Stanford’s documentary film program to get a forum in France

 "Detroit Party Marching Band," a film co-directed by Stanford documentary film MFA students Katherine Gorringe and Lauren DeFilippo, will be screened in France in January.
“Detroit Party Marching Band,” a film co-directed by Stanford documentary film MFA students Katherine Gorringe and Lauren DeFilippo, will be screened in France in January.

JAN KRAWITZ, professor and director of the MFA program in documentary film and video, will be jetting off to Biarritz, France, in January with two second-year graduate students to participate in the 2014 Festival International de Programmes Audiovisuels (FIPA) film festival. Stanford’s graduate program is one of only five film schools around the globe to be selected for the New Talents section at the festival, and this is the first-ever American program to be included since the inception of the section, which includes documentaries, fiction, animation and experimental films directed by students.

KATHERINE GORRINGE and LAUREN DEFILIPPO, both MFA ’14, are the students who will be packing their bags for that flight to France. Said DeFilippo, “We’re so thrilled by the opportunity to screen our work at such an exciting and carefully programmed festival, and to be able to represent Stanford.”

Gorringe and DeFilippo will join their professor for a presentation after a screening of six Stanford student films, including their short documentary Detroit Party Marching Band, described by the co-directors as a portrait of “a radical marching band, its members, and the city that shapes them.” The film debuted at the quarterly screening last winter quarter and was shown again at “Party on the Edge” at the Cantor Arts Center in October.

“The festival is a great opportunity for us to showcase our program to an international audience of professionals in the field,” Krawitz said. In particular, she noted that FIPA showcases work that highlights the authors’ point of view and concern for form. “It dovetails perfectly with our priorities for student work.”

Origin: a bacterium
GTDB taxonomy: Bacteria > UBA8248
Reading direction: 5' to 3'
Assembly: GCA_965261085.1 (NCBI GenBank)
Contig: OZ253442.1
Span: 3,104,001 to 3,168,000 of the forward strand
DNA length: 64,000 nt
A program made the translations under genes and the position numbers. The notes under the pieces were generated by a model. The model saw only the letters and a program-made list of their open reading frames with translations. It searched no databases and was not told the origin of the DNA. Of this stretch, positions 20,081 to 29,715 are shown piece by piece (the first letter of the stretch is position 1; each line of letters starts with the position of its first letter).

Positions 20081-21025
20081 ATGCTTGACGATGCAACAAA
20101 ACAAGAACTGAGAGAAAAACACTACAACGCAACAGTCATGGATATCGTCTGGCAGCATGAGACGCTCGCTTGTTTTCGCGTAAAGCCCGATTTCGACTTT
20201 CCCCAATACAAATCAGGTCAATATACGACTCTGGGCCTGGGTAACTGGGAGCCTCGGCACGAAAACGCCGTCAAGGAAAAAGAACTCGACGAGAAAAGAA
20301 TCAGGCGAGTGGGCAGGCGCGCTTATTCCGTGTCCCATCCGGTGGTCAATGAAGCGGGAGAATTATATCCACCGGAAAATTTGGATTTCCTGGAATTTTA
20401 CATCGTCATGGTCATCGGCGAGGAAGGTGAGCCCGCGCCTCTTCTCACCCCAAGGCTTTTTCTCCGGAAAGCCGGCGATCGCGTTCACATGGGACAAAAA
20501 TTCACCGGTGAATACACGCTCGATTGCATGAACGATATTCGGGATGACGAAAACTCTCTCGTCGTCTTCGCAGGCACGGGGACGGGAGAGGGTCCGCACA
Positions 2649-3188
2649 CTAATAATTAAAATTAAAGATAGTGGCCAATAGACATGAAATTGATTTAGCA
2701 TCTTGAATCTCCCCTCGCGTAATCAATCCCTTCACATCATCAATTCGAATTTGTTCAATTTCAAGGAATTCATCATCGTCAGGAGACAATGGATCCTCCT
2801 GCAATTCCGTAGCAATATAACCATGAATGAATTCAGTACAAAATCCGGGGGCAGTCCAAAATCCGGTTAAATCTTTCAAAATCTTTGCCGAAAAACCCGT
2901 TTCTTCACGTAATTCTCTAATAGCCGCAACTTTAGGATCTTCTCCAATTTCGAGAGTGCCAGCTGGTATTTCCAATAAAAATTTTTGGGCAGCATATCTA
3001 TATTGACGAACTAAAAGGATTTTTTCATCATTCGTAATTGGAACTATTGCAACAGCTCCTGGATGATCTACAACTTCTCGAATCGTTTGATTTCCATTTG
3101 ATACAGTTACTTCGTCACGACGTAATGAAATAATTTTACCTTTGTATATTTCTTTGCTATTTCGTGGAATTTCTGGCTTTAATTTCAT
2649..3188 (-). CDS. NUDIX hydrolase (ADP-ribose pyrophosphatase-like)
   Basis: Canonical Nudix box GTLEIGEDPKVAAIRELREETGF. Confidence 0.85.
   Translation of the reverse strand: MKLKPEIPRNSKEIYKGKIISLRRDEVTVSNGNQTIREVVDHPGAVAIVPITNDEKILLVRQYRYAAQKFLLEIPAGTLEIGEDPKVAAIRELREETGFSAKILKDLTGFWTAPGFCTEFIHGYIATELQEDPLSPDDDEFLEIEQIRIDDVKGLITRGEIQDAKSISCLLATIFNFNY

Documentary film and video students complete four major projects over the course of the two-year MFA program – one each quarter in the first year, and a thesis project in their second year. Many of these projects are recognized as award-winning films before the students even graduate.

“It’s a tremendous honor to be included in the New Talents section,” Gorringe said. “I am most looking forward to meeting the other up-and-coming filmmakers from all over the world, and of course showcasing our work about the people of Detroit.”

The other five Stanford student films being screened at FIPA are: Installation, directed and produced by LAURA GREEN, MFA ’12, which explores the process of constructing Richard Serra’s steel sculpture Sequence at the Cantor Arts Center; White Earth, directed by J. CHRISTIAN JENSEN, MFA ’13, a winter portrait of North Dakota’s oil boom seen through unexpected eyes; Bug People, directed by PAUL MEYERS, MFA ’12, an investigation of our culture’s discomfort with all things many-legged; Bhiwani Junction, directed by ABHI SINGH, MFA ’13, about a 12-year-old boy who aspires to win an Olympic Boxing medal and trains at India’s leading boxing gym; and Grave Goods, directed by LESLIE TAI, ’13, a personal film about the objects the director’s grandmother left behind after death.